On Saturday night, I finally watched the Wonder Woman movie. It’s been highly anticipated in general, both because of Gal Gadot’s short but redeeming performance in last year’s appalling Batman v Superman: Dawn of Justice, but also because of the revolving-door rumors about a WW movie, and its many years in so-called development hell. It took me a long time to become a fan of the character myself, given the nature of creative work on a shared universe like DC Comics’ universe. Writers and artists come and go, each one wanting to leave their mark on the character. With each change in creative teams, you never know what version of your favorite character you’re going to get next. At the end of the day, every fan has their own idea of what Wonder Woman is, or should be.
Fortunately, this is an idea that the movie takes a strong stance on. Wonder Woman is a character full of contradictions. She’s a superhero, a princess, a warrior, a mythological figure and an ambassador for peace, and none of these roles, no matter how conflicting they might seem, can be elided and still remain true to form. An explicitly feminist character from her inception, Wonder Woman was initially conceived as a superheroine who fights evil, “not with fists but with love”. There’s a great deal that might be said about William Moulton Marston and his ideas of gender, and how they gave rise to the Diana we know. Whatever else might be said, though, what persisted is a profile of a heroine combining strengths stereotypically both masculine and feminine.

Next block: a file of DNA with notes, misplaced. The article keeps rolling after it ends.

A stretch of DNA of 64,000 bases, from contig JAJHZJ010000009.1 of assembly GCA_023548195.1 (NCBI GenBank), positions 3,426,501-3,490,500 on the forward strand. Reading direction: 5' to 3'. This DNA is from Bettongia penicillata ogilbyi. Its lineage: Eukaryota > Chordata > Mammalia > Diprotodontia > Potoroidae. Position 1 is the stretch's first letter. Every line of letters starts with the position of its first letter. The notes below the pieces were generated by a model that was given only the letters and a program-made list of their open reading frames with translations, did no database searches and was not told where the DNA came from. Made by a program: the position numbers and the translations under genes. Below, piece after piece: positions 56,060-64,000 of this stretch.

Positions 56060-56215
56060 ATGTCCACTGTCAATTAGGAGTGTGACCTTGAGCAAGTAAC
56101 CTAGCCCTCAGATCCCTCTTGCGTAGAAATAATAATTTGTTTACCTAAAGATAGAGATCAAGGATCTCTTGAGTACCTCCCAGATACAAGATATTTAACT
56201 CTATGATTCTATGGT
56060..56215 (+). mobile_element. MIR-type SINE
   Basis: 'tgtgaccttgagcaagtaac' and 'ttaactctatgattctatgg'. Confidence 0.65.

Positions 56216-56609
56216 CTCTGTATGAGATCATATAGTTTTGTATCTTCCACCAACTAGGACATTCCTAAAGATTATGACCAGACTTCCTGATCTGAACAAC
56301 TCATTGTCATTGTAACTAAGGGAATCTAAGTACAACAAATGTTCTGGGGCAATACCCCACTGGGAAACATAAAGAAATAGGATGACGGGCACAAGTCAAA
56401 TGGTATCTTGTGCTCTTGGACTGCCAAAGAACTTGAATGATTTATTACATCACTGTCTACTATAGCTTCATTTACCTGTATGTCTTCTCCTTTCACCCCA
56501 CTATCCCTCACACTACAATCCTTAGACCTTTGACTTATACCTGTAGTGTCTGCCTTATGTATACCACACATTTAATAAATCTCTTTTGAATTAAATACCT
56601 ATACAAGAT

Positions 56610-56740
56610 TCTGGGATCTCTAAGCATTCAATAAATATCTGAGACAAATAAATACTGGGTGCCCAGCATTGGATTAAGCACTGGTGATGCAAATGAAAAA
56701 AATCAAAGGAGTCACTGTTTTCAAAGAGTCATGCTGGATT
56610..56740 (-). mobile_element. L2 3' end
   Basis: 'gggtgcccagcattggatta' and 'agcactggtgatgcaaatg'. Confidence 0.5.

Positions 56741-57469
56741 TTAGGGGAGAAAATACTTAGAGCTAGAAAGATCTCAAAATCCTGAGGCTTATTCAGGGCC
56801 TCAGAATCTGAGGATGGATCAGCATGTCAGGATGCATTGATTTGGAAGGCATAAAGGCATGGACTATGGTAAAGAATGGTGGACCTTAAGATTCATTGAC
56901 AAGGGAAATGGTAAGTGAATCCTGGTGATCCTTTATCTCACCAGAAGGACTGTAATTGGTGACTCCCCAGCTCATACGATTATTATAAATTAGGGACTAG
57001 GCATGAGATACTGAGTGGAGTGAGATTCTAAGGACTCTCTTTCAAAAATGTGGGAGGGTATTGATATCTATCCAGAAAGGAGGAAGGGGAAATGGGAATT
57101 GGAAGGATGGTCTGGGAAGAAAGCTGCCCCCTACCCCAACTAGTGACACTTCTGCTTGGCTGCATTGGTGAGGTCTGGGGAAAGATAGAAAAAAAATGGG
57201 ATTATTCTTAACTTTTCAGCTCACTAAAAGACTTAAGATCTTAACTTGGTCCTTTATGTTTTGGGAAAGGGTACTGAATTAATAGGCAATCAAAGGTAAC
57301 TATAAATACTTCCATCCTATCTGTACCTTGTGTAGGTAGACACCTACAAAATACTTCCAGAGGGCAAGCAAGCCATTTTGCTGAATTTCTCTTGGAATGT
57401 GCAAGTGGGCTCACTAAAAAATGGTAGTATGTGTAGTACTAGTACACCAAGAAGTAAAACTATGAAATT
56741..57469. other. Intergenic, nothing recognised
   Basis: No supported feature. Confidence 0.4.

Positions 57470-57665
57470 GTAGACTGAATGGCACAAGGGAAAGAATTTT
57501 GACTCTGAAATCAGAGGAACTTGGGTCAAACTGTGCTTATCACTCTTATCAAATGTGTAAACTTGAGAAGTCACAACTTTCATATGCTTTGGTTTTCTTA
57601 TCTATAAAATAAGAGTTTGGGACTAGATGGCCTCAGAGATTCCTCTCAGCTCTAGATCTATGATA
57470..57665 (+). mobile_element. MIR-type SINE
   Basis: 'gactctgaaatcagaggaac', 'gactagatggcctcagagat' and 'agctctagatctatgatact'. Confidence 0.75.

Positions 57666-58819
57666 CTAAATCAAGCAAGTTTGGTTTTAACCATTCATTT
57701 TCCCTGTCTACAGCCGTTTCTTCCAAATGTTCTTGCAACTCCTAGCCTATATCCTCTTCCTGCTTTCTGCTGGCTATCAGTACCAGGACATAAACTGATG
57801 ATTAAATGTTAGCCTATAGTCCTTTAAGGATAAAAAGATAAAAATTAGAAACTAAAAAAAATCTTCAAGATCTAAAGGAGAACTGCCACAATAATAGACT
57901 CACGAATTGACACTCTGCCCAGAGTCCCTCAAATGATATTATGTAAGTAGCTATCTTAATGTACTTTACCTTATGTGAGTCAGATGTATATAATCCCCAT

This is an interpretation that the film is obviously comfortable with. An extended first act shows us the child Diana on Themyscira, watching her sister amazons train, enthralled. The amazons themselves, as the proverb says, want peace but prepare for war. Their two most powerful figures are the Queen Hippolyta (Connie Nielsen), representing the side of peace and complacency, and her sister, General Antiope (Robin Wright), advocating for constant vigilance. Despite their differences, both women clearly want what’s best for Diana and the amazons, and in accordance with their divine mission, for humanity itself. When Diana leaves Themyscira for Man’s World, she takes both of these philosophies with her.
The choice of a World War One setting for the movie is, in this context, especially telling. Chris Pine’s Steve Trevor lays it bare when he refers to it by the historical name, “The War to End All Wars”, a transparent piece of doublespeak that Antiope and Diana both see right through. DC and WB could easily have chosen to set the film against a backdrop of WWII, like Captain America before it. The Second World War, though it exceeded the devastation of WWI in sheer numbers and horror, lives in historical imagination as an era of both triumph and morality. Nazis provide comfortable canon fodder, and so WWII is the war that has become the home of countless films, series, comics, video games, etc. etc.
A narrative of triumph, however, would not have suited this movie’s temperament. It wouldn’t have fed Diana’s ambivalence, her confusion, her fear. Particularly not her wavering trust in her own ability to judge the good and evil of men’s souls, undoubtedly a critical trait for an ambassador, a potential future Queen, or, yes, a demigoddess. As a character-driven film, the story posits this as the driving dilemma of Diana’s character growth. It fuels the inciting incident that drives her out of her comfortable existence and out into the wide world, as well as the third act twist which, in this film, feels urgently necessary, not perfunctory like the twists in so many recent films.